I would just keep the same angle you normally use and just raise the instrument a notch. My grand sits on the Lap Dawg so that when my right hand (in it's typical angle of attack) contacts on my right leg or on top of the Lap Dawg pad, my right pinkie can reach the highest note of the highest string comfortably and without any angular change or twist. I normally play the last 2-3 notes with my pinkie just because it fits in there cleanly and it's strong and articulate enough to play anything I can play with any other finger because I use it a lot. As far as the lowest notes being a little more of a reach, my view is that I would much rather have the 2 lowest rails just at the limit of my peripheral view and just glance if needed if it's a leap or just go for it by feel and practice (they're huge targets!) than struggle with weird contortions reaching the high registers which I'm enjoying exploring lately.

When you look at really articulate players like Andre Pelat or Leo Gosslin who wear it pretty high to shred in the high registers they're not really struggling to get around with either hand. So find your sweet spot where you can reach everything even if it feels like a compromise at first. That was the first thing I did before I could even play much Stick. At least I was proceeding without obstacles.

Looking forward to the Grand Railboard because the 34" scale compresses the playable fingerboard just enough to get to every note on both ends easily. I played a prototype the other day and I was overshooting the lowest bass notes by about 1 position because I was so used to the 36" scale. I could tell if I got used to it, it would be like a Porche compared to a Cadillac for that reason and of course the incredible tone, action and intonation. Still like the tone and feel of my 36" bamboo Cadillac tho.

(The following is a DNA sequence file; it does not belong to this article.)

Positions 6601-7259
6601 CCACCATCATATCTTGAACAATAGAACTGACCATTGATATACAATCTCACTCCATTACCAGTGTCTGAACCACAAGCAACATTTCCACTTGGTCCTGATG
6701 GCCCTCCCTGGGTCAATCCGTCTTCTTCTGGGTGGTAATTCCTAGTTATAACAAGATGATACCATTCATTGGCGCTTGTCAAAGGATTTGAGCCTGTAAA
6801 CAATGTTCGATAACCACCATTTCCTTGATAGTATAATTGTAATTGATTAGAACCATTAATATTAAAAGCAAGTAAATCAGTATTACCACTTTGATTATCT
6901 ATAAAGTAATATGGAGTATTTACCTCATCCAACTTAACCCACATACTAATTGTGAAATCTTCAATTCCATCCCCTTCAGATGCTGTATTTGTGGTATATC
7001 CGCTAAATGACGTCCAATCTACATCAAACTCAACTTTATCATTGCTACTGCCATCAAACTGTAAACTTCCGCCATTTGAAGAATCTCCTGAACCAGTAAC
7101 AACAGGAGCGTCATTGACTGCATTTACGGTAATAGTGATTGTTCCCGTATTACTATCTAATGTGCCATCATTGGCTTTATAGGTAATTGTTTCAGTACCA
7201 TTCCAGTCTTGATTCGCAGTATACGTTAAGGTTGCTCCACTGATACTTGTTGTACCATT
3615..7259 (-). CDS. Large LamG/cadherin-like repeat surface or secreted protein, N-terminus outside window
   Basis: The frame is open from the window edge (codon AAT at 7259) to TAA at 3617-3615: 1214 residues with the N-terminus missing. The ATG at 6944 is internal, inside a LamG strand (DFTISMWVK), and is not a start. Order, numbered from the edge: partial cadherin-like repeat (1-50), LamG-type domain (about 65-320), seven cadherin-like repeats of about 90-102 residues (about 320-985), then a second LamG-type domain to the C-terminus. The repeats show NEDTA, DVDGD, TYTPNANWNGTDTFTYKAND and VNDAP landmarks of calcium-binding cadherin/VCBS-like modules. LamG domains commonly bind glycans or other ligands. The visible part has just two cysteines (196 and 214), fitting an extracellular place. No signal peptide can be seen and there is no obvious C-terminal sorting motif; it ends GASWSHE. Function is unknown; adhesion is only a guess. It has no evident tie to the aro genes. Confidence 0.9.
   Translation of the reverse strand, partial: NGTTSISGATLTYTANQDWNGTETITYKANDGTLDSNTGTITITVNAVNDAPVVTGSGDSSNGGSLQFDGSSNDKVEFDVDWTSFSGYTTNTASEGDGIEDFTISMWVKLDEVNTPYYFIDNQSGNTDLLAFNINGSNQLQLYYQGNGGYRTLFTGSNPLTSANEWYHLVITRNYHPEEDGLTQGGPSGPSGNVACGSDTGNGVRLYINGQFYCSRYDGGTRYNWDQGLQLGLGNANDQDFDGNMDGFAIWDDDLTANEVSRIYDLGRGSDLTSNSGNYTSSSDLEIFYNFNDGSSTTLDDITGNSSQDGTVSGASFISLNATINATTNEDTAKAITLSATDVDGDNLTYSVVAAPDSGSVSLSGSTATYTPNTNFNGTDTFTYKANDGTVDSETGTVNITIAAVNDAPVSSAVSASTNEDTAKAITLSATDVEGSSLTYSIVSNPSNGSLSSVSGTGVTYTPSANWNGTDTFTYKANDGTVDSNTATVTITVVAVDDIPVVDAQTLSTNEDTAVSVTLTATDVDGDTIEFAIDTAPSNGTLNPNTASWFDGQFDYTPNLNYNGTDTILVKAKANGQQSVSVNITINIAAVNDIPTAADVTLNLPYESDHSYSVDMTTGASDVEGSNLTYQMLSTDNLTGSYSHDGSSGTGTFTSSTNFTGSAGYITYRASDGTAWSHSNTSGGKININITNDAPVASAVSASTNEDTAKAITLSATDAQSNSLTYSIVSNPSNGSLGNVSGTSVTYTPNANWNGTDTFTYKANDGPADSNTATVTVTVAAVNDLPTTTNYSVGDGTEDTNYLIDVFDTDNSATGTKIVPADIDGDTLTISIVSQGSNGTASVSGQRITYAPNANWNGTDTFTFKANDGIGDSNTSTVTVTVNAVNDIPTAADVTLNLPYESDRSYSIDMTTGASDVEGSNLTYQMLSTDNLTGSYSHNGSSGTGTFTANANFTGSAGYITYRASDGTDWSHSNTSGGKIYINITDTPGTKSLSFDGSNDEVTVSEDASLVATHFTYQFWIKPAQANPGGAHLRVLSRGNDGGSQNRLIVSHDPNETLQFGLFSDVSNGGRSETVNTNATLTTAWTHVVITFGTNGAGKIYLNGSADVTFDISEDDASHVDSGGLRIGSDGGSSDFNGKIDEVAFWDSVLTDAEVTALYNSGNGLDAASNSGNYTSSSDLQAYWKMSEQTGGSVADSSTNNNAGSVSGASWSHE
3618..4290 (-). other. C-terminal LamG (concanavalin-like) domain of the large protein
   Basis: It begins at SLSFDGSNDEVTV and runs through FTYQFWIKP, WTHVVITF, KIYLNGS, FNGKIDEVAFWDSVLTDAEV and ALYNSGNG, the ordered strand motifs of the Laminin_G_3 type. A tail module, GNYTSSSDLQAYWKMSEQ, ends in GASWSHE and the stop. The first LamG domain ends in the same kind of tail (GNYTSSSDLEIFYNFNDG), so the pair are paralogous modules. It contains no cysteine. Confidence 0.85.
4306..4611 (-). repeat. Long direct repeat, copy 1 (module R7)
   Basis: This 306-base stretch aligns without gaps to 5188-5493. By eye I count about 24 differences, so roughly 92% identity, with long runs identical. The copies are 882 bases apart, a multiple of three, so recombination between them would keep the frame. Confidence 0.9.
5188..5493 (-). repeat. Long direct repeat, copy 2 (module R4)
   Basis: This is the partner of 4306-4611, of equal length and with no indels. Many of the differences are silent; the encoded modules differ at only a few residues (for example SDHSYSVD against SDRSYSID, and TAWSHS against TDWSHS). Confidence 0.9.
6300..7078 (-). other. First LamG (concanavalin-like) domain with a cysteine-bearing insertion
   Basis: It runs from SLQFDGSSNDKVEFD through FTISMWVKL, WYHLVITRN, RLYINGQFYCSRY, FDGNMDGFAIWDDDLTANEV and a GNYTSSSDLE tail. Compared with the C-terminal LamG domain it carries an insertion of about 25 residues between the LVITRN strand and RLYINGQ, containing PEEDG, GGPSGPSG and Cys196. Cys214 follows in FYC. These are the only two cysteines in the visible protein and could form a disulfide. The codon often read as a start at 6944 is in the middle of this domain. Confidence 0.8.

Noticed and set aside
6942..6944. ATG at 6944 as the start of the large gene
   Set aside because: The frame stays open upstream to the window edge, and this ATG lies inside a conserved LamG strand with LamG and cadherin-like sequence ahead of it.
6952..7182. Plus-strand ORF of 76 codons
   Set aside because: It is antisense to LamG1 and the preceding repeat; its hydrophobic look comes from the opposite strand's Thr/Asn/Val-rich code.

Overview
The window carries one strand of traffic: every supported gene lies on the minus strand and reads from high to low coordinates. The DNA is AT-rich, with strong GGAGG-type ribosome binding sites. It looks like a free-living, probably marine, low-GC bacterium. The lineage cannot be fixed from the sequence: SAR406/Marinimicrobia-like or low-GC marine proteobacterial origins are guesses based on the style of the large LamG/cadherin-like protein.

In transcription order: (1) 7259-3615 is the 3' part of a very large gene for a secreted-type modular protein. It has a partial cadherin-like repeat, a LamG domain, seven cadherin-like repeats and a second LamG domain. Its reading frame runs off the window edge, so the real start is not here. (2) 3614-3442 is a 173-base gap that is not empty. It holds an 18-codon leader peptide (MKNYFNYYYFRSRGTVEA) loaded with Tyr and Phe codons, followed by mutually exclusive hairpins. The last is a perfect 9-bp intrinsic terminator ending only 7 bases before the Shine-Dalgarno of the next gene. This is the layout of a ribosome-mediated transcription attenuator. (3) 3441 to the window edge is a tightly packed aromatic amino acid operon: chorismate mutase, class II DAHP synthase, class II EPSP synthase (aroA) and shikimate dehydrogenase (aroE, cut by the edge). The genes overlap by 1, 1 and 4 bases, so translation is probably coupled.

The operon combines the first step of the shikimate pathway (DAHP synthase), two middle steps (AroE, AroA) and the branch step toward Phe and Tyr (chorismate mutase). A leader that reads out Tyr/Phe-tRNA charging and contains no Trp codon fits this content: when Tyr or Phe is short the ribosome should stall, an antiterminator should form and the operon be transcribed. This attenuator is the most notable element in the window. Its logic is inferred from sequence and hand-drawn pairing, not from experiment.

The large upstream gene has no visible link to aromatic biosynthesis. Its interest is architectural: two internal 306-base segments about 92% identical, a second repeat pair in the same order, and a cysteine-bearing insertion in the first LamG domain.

Author:  greg [ Sat Nov 25, 2017 6:36 pm ]
Post subject:  Re: Next Level Stuff

So I watched your video, and I think the thing that jumps out at me most is the completely different angles that the hands approach the instrument from, not just in relation to the "rotation" of the board (the "clock angle", if you will) but also the way they approach the fret plane of the instrument.

Your left hand is approaching it from the rear, and your right from the side, so the motions are not the same for the hands. When you showed us how you can play the left hand hammer-ons and pull-offs on the melody strings you're addressing the strings as a guitarist would, with a grasping motion.

Playing the same thing in the right hand will use different muscles and will feel very diferent, because the hands are not equal in how they come to the instrument.

Imagine playing the piano if you had one arm quite a bit shorter than the other, and maybe that will explain it.

Playing those same figures in the right hand will never feel the same as you showed with the left. In addition to the angles being different, the order of the strings is reversed, so the way the hand fits the line is also different.

So here's the real problem:

Left hand chord shape access is restricted at lower neck angles, while right hand pinky access to the highest frets/strings is restricted by higher neck angles. Since I don't use my right pinky for anything but chord tones on lower melody strings, this is not a concern, but I'm sympathetic to your situation

Find the happy medium. I don't think you're there yet, but I believe you're asking the right questions..

Author:  rclere [ Sat Nov 25, 2017 11:01 pm ]
Post subject:  Re: Next Level Stuff

Greg is really "sage" here with the mechanics of the physical approach to the Stick. Also, I know we all approach from different attitudes about 3 finger or 4, however, I was a 4 finger guy, and once I "surrendered" lol, I have found that 3 finger technique much more fluid and powerful... The approach to set up the next finger, actually gives you many more fluid options, then if you are playing positional with 4 fingers. In saying this, when I practice, Markus Reuter's "Family " exercises, I use 4 fingers. But when I am playing tunes or performing its always the 3 fingers. Love the Lap Dog....